> > adults, and specifically about
> > the Bush administration and its "approach."
> > Temporarily (under stress) or chronically (for those
> > who never grew up),
> > adults can think like immature teen-agers. To
> > persuade you, I'll describe
> > this flawed approach:
> > Present and Future: Immature teen-agers think the
> > future a destination to be
> > reached by magical thinking. They want to "be"
> > astronauts, but see no reason
> > to do tonight's algebra assignment.
> > Present and Past: Immature teen-agers think the past
> > a fairy tale not
> > usefully connected to the present. You can't teach
> > them history.
> > Lack of Empathy: Immature teen-agers treat "friends"
> > with consideration, but
> > only if they dress the same way and can be imagined
> > to think and feel "just
> > like me."
> > Narcissism: Immature teen-agers are selfish,
> > self-preoccupied, self-oriented
> > and self-important. If they want it, they think
> > they're entitled to have it.
> > And so they don't need to ask, and if they ask they
> > don't think the answer
> > has any business being no, and if it's no they are
> > entitled to badger,
> > bully, blackmail, bribe or or attack to compel
> > compliance. For there is only
> > one person in the relationship - "me."
> > Selfish Ethics: Troubled teen-agers often think they
> > ought to be allowed to
> > do as they like and take what they like, and that
> > it's all right to do so if
> > they can get away with it. In pursuit of
> > self-interest, they are shameless.
> > Concrete Logic: Immature teen-agers are so impressed
> > that they no longer
> > believe in the Tooth Fairy that they congratulate
> > themselves for "realism"
> > when they ignore (because they don't yet understand)
> > mature ethical
> > abstractions such as honor, tolerance, integrity,
> > the environment, or the
> > good of our community. Mistaking metaphor for
> > literal fact, they have little
> > sense of humor, but insist upon concrete
> > interpretation of rules and other
> > texts, even when such concreteness betrays the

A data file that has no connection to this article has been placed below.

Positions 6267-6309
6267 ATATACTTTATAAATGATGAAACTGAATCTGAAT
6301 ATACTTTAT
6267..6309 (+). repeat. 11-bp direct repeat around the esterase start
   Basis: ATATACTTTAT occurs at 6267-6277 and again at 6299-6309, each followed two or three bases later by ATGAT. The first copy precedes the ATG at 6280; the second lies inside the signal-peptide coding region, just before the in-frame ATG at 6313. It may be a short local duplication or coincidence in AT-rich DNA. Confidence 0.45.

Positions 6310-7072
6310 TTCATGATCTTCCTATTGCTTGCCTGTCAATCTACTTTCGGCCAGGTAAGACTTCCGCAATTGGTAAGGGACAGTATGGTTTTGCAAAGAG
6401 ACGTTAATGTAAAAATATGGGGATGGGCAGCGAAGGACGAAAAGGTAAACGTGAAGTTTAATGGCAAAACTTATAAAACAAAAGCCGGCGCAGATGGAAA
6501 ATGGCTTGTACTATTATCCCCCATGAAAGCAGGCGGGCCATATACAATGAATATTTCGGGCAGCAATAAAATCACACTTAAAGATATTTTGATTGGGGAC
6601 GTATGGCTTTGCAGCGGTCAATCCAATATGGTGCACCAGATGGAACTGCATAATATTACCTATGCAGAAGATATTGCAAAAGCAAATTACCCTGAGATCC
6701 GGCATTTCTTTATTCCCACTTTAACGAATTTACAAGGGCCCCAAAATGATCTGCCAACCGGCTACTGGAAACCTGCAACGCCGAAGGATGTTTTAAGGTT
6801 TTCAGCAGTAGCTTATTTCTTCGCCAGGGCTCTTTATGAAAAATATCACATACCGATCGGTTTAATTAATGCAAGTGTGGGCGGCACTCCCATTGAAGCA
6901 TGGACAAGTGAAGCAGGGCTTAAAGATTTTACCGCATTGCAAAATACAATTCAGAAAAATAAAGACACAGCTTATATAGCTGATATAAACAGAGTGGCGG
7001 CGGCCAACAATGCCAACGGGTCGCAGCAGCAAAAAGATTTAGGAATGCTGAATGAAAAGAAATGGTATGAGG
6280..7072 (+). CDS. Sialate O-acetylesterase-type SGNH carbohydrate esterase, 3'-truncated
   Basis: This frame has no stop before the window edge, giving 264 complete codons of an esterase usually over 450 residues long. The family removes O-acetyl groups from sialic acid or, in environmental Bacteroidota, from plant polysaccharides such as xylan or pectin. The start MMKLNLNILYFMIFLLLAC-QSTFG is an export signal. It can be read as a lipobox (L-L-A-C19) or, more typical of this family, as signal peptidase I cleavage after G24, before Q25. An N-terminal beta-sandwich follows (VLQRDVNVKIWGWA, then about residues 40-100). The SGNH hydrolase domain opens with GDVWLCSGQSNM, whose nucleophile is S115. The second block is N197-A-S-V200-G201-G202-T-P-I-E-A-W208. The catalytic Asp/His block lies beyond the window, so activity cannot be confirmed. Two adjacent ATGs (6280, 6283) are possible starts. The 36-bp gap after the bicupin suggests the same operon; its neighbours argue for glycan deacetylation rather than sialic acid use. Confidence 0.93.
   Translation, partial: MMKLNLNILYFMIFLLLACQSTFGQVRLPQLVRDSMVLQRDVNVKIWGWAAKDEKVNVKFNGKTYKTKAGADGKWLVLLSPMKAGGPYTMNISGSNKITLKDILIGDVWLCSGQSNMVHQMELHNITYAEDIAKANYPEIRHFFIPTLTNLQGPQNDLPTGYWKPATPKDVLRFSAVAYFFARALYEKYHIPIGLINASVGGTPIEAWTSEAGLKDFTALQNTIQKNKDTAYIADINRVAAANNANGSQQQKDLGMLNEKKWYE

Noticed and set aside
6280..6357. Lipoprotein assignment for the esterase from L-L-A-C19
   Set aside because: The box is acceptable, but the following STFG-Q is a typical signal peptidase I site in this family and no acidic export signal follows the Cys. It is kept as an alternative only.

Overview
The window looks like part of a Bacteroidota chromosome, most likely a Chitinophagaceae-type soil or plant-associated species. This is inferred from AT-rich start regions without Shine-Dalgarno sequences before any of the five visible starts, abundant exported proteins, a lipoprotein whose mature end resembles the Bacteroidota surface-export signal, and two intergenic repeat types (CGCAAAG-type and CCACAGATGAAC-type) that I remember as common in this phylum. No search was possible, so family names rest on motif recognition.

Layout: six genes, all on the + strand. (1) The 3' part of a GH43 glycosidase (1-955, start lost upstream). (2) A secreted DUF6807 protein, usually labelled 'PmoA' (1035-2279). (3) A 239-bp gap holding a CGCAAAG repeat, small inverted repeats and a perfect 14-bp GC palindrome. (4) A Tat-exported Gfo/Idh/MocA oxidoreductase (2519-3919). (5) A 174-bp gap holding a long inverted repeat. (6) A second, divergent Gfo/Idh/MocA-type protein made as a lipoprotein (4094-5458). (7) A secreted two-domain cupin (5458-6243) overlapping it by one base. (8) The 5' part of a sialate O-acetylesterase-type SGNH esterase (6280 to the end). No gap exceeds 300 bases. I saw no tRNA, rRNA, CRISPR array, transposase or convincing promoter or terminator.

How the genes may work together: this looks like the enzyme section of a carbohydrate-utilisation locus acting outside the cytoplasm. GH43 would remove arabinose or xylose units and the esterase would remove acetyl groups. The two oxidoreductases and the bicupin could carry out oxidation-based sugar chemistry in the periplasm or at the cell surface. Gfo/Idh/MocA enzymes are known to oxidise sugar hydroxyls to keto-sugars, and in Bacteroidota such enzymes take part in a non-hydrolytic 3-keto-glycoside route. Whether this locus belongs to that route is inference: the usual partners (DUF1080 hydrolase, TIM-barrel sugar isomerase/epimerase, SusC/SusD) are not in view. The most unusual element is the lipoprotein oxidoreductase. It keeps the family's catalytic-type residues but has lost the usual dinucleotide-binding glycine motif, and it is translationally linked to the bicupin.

> > spirit of those rules.
> > I have no wish to be rude, and I recognize that
> > neither political party has
> > a monopoly on childishness. But I can't help seeing
> > in this description a
> > synopsis of the Bush administration's approach.
> > Whether the administration is talking about medical
> > care or tax cuts,
> > homeland security or social welfare, energy or the
> > environment, democracy
> > (in Florida, California, Iraq or the West Bank) or
> > the separation of church
> > and state, or the liberty of citizens and the rights
> > of prisoners under the
> > Constitution, the approach has been arrogant,
> > self-important, unempathic,
> > careless of the future and ethically primitive.
> > In this election season, the maturity of our
> > approach to national and
> > international affairs ought to take priority over
> > party, class, race,
> > region, creed or personality. Inasmuch as the
> > maturity of our leadership is
> > an American issue, it should unite us.
> > We might even agree that we need an approach that
> > includes clear, plausible
> > goals embedded in coherent, fully debated plans
> > before actions are taken
> > that affect our children's lives, our resources and
> > our honor; a firm grasp
> > of history's haunting of the present, its
> > constraints upon future options;
> > true empathy, not patronizing sentimentality, for
> > those not like us; respect
> > for others and other nations; a social ethic that
> > soars above greedy
> > immediate self-interest; a quiet respect for
> > integrity, separateness,
> > privacy and liberty, and a sense of humor, irony and
> > humility.
> > Why does this matter so much?
> > First, because a childish approach fails. It doesn't
> > even work for high
> > school sophomores. There is no reason to think it
> > will work for our nation.
> > Second, because even in high school others despise
> > strutting narcissism,
> > personal obtuseness, bullying relationships and
> > selfish ethics. Faced with
> > arrogance and selfishness, others refuse to help us,
> > passively resist,
> > applaud our humiliation and disdain all those
> > associated with that
> > arrogance.
> > As we come up to elections for legislative seats and
> > for the office of
> > president, let's put aside partisanship so as to
> > rise above party labels and
> > disgraceful sound bites. Let's see if, together, we
> > can elect and re-elect
> > those who think and behave like adults.
> > The writer, a psychiatrist, is co-founder and
> > chairman of Montana Academy, a
> > residential school for troubled adolescents in
> > Montana.
> > Copyright © 2003 The International Herald Tribune